Dolphins wide receiver Mike Wallace loves him some LeBron James. So much, in fact, that he's echoing what other big-play wideouts have been saying for years: James would be a terror as an NFL pass catcher.
"I saw this guy coming out of high school just dunking like crazy and coming into the league, and he's been my favorite ever since," Wallace said via FoxSportsFlorida.com. "Look at him, he's the greatest athlete on the planet. I feel there's no greater talent than LeBron. You throw him a couple of passes and get him a couple of routes, and he'll be all right. I think you line him up at tight end. I don't know about the blocking aspect, but you can teach him. You show him a couple of things and the sky is the limit."
"That dude is just that talented," Bryant told ESPN Dallas at the time. "I think it would take him probably about a good two weeks to get very acquainted with football, knowing what he's supposed to do. I think that's all he'd need with his physical ability. I've seen a little bit of his highlights from high school. He's got the hands, he can run the routes, he's fast enough. He could play in this league if he put it all together. …
"All he'd need to do is probably work on a little technique," Bryant continued. "It's not like he's never played football before. He has played football. I think he'd be a beast in the red zone. I think he could do it. I think he could do it, seriously."
Four years ago, Randy Moss, who was twice named Mr. Basketball in West Virginia before dominating the NFL when he felt like it, was asked about LeBron, NFL player. His response? Also over-the-top laudatory.
"LeBron James is the athlete that comes around every so often," Moss told ESPN.com's Tim Graham in May 2009. "I would put myself in that category. We're multi-talented, able to go out and play different sports, different positions." ...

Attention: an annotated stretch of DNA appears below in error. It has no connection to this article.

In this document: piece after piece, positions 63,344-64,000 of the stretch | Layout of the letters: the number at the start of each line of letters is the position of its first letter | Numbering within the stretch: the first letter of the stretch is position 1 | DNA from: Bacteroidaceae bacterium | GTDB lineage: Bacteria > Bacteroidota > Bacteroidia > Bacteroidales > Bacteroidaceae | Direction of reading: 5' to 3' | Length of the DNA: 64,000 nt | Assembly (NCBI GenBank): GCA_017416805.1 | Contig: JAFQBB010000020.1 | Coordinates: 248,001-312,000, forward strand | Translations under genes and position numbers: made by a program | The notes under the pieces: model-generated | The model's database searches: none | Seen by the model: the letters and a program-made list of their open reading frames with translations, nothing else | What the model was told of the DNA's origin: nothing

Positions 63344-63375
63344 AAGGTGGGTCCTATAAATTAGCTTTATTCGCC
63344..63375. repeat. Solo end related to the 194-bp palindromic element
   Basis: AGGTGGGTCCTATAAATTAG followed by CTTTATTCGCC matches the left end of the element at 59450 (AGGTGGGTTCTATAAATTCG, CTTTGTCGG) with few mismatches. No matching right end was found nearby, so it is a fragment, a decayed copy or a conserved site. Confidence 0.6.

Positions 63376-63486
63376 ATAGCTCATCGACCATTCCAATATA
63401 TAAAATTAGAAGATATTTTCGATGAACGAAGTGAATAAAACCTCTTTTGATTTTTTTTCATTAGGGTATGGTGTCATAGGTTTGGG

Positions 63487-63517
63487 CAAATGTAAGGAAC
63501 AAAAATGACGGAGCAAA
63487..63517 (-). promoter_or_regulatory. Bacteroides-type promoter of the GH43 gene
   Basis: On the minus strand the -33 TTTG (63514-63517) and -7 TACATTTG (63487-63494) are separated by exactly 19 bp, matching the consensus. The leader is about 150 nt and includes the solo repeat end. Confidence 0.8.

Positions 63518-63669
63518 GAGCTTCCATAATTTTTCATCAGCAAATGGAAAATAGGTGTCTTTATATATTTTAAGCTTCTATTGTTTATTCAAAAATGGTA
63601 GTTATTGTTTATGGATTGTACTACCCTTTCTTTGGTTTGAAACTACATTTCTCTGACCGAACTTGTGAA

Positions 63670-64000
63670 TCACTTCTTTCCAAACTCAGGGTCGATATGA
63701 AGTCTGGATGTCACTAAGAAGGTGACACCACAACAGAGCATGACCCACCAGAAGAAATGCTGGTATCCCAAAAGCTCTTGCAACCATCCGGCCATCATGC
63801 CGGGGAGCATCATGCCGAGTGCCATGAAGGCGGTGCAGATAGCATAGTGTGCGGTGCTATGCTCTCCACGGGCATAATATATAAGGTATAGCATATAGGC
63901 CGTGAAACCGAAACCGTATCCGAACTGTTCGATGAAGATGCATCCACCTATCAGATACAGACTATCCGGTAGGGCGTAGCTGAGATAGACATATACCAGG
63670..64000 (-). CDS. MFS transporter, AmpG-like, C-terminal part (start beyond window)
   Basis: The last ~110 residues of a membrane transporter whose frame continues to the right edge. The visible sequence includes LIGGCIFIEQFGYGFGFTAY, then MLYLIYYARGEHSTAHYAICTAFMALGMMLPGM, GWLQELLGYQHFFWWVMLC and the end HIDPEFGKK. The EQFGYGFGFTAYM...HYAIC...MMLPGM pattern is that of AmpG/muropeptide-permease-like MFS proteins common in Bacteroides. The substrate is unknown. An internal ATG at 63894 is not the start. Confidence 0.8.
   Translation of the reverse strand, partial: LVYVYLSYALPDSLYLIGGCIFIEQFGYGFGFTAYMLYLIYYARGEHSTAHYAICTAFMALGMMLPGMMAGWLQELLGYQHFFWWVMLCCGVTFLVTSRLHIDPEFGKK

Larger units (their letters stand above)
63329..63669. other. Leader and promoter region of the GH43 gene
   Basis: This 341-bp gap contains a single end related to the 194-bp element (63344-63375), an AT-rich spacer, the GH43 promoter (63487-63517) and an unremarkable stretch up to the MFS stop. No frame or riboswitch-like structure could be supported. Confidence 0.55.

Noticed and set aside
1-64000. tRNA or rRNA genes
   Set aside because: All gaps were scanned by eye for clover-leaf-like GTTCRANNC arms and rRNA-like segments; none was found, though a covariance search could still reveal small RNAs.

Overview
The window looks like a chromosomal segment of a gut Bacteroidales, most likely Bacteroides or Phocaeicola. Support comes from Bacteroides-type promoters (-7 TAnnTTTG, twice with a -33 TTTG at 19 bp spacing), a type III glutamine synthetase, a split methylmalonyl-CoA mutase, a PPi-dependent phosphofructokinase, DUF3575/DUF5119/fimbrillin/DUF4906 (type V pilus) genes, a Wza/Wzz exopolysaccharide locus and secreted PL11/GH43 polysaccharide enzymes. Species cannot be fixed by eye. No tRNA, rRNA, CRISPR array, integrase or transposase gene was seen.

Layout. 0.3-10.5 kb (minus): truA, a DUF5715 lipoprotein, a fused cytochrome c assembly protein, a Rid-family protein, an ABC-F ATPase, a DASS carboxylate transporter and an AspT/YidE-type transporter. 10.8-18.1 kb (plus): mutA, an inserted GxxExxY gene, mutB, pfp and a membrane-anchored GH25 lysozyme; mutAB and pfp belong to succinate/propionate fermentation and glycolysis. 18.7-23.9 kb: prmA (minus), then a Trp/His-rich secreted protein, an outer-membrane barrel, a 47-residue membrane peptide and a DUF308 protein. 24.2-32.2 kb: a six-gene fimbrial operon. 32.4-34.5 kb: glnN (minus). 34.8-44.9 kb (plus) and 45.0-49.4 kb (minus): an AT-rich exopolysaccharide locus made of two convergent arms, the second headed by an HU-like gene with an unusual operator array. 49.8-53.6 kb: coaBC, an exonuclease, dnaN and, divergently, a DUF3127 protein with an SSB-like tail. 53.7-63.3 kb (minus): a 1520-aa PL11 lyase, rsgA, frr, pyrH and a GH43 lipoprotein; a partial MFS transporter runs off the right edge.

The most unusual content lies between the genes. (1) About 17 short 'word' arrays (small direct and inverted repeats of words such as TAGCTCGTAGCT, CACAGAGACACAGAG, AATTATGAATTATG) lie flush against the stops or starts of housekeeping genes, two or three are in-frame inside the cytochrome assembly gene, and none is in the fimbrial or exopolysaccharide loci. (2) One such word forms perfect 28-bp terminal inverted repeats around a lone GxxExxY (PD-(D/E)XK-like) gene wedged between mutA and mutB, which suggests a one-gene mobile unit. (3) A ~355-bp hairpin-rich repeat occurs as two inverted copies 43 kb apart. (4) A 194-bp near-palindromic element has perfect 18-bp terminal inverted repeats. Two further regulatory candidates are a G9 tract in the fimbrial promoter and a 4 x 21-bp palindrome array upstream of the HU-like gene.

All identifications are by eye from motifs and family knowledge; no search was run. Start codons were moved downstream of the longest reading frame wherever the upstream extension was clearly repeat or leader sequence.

"That's a good comparison," Moss said. "I think LeBron could come in and do better than Antonio Gates. ... I believe that he could be a star in this game."
(Here's a quick clip of James' high school football exploits. Make of it what you will.)
James is listed at 6-8, 250. By comparison, one of the NFL's tallest tight ends, Jaguars tight end Marcedes Lewis, is 6-6, 272. And the Saints' do-everything Jimmy Graham is 6-7, 265. Put another way: LeBron is light by NFL standards. That doesn't mean some enterprising coach wouldn't find ways to exploit his talents in this make-believe world where LeBron actually plays football, just that we don't think he'd roll out of bed and and start dominating. (Not unless he played the Eagles every week.)
One person who ain't buying all this? Former NFL tight end Jeremy Shockey, who tweeted this a few months after Moss' comments above.
everyone trust me Lebron James could not play in the NFL! espn is crazy to even think he could even make a practice squad. hes a 4.9 40 time— Jeremy Shockey (@JeremyShockey) November 18, 2009
Thankfully, LeBron doesn't need to play in the NFL for us to know if he'd be a superstar or scout-team material. Back in 2011, CBSSports.com's Will Brinson went through the painstaking effort of creating LeBron in Madden '12.
Because playing video games and calling it work is what 30-somethings do these days. Enjoy:
Mystery solved. Hopefully, we never speak of this again.